Recognizing Source: Indigenous Wisdom from Lyla June

These reflections are inspired by an interview with Lyla June at

In my journey an important lesson is recognizing sources. As I eat, I consider what is the source of this that sustains me? I consider it and give thanks to it, whether it is nearby and wholesome or distant and complicated. The practice inspires spiritual exercise to have a greater capacity to consider that question, as a complete answer is ineffable. Giving thanks to the source does a lot of things, one of which is remind with humility that we too are a source.

Much thanks to Lyla June for the leadership and wisdom she shares. Truth, faith, compassion.

Favorite excerpt from this great discussion:
“That’s what sparked my journey into traditional foods revitalization as well as language revitalization—because to truly change our relationship to food, we have to change the paradigm by which we live. Even the word “food” is a noun [in English]—it’s an object, it’s static, it’s lifeless, it’s dead. But in [Indigenous] languages, food is always a verb, in the sense that it’s derived from a verb. This is because for us, food is a dynamic, living process that is constantly in flux.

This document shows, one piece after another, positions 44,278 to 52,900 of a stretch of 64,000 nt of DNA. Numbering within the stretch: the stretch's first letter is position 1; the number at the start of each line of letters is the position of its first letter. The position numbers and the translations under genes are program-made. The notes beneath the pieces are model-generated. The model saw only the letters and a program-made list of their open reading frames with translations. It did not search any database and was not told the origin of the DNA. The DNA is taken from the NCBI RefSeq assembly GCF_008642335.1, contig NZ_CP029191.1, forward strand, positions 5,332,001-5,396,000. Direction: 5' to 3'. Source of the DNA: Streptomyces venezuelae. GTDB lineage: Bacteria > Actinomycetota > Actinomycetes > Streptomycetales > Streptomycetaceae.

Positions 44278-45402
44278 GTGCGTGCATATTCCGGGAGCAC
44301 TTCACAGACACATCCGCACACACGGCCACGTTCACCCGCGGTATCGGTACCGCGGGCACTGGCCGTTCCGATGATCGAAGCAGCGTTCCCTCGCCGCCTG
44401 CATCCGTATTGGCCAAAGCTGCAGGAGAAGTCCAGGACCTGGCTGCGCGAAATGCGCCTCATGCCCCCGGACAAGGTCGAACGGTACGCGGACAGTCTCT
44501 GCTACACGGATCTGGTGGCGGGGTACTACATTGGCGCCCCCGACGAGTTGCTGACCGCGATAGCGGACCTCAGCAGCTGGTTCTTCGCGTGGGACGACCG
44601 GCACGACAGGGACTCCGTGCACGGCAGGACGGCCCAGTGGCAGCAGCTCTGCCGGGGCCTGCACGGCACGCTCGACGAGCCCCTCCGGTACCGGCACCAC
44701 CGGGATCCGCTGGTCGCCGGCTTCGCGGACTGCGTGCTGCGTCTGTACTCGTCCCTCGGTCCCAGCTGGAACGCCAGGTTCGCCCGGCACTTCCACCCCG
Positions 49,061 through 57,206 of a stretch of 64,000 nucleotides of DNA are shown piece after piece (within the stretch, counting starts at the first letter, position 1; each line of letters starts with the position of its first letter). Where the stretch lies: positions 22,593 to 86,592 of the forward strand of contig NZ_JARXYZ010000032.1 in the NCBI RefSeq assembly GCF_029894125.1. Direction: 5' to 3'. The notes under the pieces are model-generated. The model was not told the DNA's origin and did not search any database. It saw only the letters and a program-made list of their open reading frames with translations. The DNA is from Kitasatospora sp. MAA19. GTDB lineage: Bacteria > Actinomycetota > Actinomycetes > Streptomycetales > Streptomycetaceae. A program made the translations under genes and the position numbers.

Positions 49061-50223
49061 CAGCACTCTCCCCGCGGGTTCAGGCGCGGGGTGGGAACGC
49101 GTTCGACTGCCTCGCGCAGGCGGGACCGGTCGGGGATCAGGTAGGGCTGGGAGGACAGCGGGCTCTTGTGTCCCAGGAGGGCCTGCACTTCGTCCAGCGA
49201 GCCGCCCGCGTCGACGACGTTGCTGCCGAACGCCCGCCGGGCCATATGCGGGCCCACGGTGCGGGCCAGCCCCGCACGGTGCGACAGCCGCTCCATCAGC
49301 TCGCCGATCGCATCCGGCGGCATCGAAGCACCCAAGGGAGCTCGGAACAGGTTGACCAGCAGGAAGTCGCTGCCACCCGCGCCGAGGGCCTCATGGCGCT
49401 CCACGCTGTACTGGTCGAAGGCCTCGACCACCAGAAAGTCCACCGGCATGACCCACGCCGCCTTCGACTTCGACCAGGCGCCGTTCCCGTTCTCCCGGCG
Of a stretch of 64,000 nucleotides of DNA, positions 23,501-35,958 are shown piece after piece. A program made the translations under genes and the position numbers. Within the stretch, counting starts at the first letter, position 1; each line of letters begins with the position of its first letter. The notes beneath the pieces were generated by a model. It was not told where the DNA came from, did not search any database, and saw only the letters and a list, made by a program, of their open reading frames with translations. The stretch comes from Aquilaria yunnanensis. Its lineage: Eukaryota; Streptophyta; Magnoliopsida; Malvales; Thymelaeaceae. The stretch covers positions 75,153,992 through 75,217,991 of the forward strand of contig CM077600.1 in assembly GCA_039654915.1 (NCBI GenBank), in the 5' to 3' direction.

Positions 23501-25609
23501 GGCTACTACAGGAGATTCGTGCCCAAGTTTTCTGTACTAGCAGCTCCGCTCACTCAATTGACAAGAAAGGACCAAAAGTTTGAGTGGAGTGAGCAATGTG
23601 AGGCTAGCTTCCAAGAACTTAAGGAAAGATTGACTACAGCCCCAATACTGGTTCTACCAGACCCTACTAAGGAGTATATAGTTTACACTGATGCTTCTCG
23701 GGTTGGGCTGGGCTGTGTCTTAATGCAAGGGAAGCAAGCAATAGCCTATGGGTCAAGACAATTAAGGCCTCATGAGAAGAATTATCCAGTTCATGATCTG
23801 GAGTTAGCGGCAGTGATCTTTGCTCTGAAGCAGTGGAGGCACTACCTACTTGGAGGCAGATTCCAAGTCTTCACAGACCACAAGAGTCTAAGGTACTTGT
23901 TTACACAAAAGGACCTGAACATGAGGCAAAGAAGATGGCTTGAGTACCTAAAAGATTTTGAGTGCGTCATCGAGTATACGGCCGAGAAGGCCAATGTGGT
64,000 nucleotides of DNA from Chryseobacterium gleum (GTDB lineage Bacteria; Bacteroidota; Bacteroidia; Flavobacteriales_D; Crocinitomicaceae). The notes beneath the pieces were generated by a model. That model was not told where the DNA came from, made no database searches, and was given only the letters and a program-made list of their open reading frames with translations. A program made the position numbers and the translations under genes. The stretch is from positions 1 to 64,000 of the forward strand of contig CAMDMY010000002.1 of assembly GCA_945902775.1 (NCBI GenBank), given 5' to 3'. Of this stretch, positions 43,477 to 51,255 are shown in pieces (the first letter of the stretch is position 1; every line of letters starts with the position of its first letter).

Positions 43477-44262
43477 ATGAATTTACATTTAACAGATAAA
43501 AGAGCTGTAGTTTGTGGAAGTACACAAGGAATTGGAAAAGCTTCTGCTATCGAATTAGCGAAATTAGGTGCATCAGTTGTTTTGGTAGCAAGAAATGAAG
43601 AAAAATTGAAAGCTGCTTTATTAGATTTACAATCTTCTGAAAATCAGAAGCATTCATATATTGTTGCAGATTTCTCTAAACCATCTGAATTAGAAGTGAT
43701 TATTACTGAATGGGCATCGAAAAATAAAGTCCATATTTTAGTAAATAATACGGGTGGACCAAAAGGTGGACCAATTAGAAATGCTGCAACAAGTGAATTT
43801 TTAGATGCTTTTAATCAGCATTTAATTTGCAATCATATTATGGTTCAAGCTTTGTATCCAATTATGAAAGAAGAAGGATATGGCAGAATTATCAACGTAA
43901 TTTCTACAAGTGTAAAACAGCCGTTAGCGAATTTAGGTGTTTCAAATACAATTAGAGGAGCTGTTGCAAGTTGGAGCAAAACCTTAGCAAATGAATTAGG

Can you give us an example of how food is dynamic?

As [a Native person] you are not just thinking about the nut you’re eating; you’re thinking about the ancestors who planted that chestnut tree 60 years ago with ceremony and with song. You’re thinking about how you burned around the chestnut tree to prevent overpopulation of the forest and to return nutrients to the soil and to smudge the trees—it’s a ceremony.

When you look at that nut, you’re thinking about the rains that came, and you’re thinking about the mycelium that nourishes and sustains the soil for the chestnut tree. You’re thinking about going out in the forest by the dozens and harvesting chestnuts as a community. You’re thinking about shelling them, grinding them, processing them, and mixing them with other foods to create superfood mixtures. You’re thinking about the spirit of that chestnut tree and how she’s like your mother. You’re thinking about how we planted chestnut forests with our bare hands and always spaced them far enough apart so the disease couldn’t travel through them, to keep them healthy. You’re thinking about the plants that are sisters and brothers to the chestnut that grow around the tree.

One reply

  1. cr0 says:

What do you think?